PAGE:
Benefits of a Healthy Mouth

As seen in the Consultant Connection May 2014 Issue
Submitted by Josephine Notter, RN, WCC, ICP Inc. Nurse Consultant
 

Maintaining good oral hygiene is an important part to overall health and well-being.  Brushing, flossing, and seeing your dentist regularly are some of the easiest ways to keep your mouth healthy. Regular check-ups help recognize changes in the mouth. A healthy mouth can boost confidence and self-esteem, preserve your memory, decrease your risk of heart disease and reduce risk of infection and inflammation in the body. 
Problems associated with an unhealthy mouth can affect us at any age. Gum disease and decay are not only unsightly but can produce odor that is offensive, affecting your confidence, self-image, and self-esteem. A healthy mouth that’s free from pain and infection increases your quality of life. Chronic inflammation of the mouth and gums has been associated with the development of cardiovascular problems such as heart disease, blockages of blood vessels, and strokes. Maintaining oral health can help protect overall health, according to a report in the Journal of Neurology, Neurosurgery & Psychiatry.
Poor oral health has been linked with the development of infection in other parts of the body as well. Research has found an association between gum disease and rheumatoid arthritis, an autoimmune disease that causes inflammation of the joints. Experts say the mechanism of the destruction of connective tissues in both gum disease and RA is similar.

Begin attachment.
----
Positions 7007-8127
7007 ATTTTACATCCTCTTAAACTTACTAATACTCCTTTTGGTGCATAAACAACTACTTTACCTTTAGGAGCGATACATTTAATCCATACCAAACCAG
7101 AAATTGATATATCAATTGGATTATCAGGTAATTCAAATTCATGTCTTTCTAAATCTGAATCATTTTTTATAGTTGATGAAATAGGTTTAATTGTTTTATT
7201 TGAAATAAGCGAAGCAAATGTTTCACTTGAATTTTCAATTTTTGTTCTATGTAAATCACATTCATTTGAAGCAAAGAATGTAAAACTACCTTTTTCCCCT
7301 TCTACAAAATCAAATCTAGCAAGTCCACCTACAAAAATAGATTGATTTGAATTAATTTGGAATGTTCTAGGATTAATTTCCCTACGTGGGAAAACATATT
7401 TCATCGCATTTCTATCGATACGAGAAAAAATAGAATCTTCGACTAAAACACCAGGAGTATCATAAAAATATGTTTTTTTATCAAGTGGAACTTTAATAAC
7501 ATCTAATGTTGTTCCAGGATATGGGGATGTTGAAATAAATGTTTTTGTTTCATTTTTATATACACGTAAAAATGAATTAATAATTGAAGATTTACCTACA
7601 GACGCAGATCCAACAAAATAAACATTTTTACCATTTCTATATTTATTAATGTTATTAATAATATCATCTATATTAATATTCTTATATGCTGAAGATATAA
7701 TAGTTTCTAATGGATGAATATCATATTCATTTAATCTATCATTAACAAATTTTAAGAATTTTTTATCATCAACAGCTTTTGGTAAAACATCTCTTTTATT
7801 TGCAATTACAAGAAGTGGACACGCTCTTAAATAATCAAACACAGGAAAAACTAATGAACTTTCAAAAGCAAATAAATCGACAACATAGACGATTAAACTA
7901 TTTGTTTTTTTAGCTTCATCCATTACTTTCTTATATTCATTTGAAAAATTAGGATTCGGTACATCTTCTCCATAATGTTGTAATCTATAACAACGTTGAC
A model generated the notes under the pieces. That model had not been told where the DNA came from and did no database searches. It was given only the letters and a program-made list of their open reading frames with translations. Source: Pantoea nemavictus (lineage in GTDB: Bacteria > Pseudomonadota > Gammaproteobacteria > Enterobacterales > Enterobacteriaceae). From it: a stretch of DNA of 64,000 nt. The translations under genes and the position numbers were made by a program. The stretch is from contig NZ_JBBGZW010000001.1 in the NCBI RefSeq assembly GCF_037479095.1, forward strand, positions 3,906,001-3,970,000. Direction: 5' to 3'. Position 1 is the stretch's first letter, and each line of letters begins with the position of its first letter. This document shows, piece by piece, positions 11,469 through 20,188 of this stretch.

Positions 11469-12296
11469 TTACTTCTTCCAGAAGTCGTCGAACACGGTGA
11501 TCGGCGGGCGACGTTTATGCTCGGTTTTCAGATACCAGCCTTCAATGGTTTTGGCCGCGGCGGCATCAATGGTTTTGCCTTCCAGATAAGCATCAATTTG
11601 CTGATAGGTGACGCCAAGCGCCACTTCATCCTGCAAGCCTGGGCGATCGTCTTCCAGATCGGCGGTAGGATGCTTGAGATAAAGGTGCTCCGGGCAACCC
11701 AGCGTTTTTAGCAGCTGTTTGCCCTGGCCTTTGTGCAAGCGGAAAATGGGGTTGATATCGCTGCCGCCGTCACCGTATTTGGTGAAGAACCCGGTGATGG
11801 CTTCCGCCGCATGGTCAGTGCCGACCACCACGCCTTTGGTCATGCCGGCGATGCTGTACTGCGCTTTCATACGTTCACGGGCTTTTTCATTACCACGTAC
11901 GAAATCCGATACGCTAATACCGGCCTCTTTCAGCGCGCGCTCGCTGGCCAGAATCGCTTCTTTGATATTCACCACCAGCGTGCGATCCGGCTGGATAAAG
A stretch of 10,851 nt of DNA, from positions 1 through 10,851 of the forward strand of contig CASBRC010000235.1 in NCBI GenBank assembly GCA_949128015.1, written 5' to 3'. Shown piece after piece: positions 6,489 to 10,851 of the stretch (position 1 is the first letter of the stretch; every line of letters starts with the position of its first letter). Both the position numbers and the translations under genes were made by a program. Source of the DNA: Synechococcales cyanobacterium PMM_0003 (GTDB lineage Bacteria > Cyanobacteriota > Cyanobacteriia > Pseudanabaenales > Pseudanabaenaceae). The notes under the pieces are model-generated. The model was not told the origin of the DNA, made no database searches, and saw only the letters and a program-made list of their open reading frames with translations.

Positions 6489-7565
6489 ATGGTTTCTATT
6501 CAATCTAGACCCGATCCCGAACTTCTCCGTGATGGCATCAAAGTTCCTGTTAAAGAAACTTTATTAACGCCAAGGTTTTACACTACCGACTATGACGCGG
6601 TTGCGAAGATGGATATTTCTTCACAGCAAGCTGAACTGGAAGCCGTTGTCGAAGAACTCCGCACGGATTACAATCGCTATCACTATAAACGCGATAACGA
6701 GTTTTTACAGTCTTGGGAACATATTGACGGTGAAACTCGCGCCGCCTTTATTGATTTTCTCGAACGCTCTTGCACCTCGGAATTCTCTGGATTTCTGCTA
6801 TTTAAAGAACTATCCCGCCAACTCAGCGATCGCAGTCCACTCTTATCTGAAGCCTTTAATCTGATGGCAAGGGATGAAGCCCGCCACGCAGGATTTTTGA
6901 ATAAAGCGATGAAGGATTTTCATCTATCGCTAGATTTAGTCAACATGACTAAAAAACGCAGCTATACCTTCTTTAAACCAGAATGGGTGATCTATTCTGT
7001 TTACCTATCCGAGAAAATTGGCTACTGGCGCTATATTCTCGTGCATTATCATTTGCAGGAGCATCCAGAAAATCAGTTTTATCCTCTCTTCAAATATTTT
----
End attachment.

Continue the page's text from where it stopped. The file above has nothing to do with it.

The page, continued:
As we age, teeth darken due to changes in dentin and consuming stain-causing food and beverages. The mouth becomes dry especially with medications and diseases that decrease saliva. Taste sensation decreases, roots become exposed, gum tissue recedes and plaque builds as we age. Poor fitting dentures and appliances, poor diets and poor hygiene can cause stomatitis. Diseases or drugs that affect the immune system can trigger the overgrowth of the fungus Candida albicans in the mouth.
If you are experiencing a change or pain in your mouth, you need to see a dentist. Report your changes, loose or sensitive teeth, difficulty tasting, chewing or swallowing, pain, sores, bleeding in your mouth, lumps, bumps, swelling and discolorations.   
Aging is not the sole factor in determining oral health. Certain medical conditions, such as arthritis in the hands and fingers, may make brushing or flossing teeth difficult or impossible to perform. Using an antibacterial mouthwash or toothpaste can help reduce the bacteria in the mouth that can cause gingivitis. Eating a balanced diet, seeing your dentist regularly, and maintaining good oral hygiene all help reduce your risks of tooth decay and gum disease. Make sure to brush and floss daily to keep your teeth, gums and mouth healthy.